I should have specified, if you're abnormally tall or short, there is a viable reason to adjust the length of your clubs accordingly, no matter the inconsistency.  I'm referring to the customers (the inconsistent ones) that have got in their head that swing weight is of the utmost importance , even to the point of wanting to know what a new grip on their driver or irons will do to that swing weight.  Also, other golfers that come into the store have been swinging standard clubs all of their life, therefore any adjustments are to the lie angle are not necessary because they have become accustomed to standard clubs.  But, having said this, I played all through high school with standard clubs and was a plus handicap golfer in my junior and senior years.  A fitting was not talked about in golf as much 5 to 6 years ago, now people are blaming kick-points and torque on their troubles, when their main focus should be receiving instructions as to how they should swing the club.  I can't give a fitting to someone who looks as though they are trying to kill snakes, chopping at the ball (no offence to anyone, really).  My parents treated me as if I was going to be the next golf superstar, so I had a club in my hand at 3 and lessons from age 5 on and a fitting from my pro was never discussed.  I'm not on the amateur tour or a pro of some sort (not that I could have been) because I got burnt out on the sport and had no desire to play in college; this had nothing to do with a fitting either.  Having your lie angle adjusted should be done only if you develop consistency and that is done through lessons and developing a swing that you plan to have for years to come.  If you're pushing the ball and you're 5'6, bending them up is only going to worsen the problem because now you'll be digging the heel.  Really though, in all honesty, I'm not trying to offend anyone in any manner.  I just wanted to throw my opinion in on the matter because this has been frustrating me as of late.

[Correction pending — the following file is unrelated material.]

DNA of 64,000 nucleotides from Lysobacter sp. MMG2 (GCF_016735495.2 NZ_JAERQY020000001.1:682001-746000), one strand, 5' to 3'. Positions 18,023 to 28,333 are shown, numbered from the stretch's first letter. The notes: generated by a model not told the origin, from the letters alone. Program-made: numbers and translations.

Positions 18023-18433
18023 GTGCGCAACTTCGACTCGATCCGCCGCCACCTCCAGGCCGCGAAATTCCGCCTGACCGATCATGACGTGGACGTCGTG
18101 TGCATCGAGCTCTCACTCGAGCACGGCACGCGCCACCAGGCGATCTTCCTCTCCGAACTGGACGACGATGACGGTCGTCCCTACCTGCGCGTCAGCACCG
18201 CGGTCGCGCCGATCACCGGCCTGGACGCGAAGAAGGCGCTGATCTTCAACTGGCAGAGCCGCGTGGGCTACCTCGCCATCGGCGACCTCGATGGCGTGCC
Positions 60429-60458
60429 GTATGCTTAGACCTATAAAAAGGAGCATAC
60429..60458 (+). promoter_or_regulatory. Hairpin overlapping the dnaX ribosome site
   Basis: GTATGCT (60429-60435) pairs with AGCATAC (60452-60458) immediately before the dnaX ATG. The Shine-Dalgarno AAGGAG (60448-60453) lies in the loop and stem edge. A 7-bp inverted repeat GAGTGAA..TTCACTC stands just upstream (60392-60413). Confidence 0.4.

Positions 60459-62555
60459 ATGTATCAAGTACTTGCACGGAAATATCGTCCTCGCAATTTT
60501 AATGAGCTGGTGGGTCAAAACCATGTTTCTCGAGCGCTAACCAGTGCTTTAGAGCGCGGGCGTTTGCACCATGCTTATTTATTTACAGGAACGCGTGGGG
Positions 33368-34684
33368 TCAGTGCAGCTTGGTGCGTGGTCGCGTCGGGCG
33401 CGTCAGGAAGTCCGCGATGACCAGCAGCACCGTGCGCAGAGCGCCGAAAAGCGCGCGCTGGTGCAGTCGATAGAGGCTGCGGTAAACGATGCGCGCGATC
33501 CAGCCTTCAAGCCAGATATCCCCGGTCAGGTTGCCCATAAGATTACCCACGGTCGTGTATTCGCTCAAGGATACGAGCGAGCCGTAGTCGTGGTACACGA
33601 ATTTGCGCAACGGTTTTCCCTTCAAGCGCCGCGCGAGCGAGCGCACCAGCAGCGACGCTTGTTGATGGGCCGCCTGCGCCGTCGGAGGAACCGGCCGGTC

post #25 of 46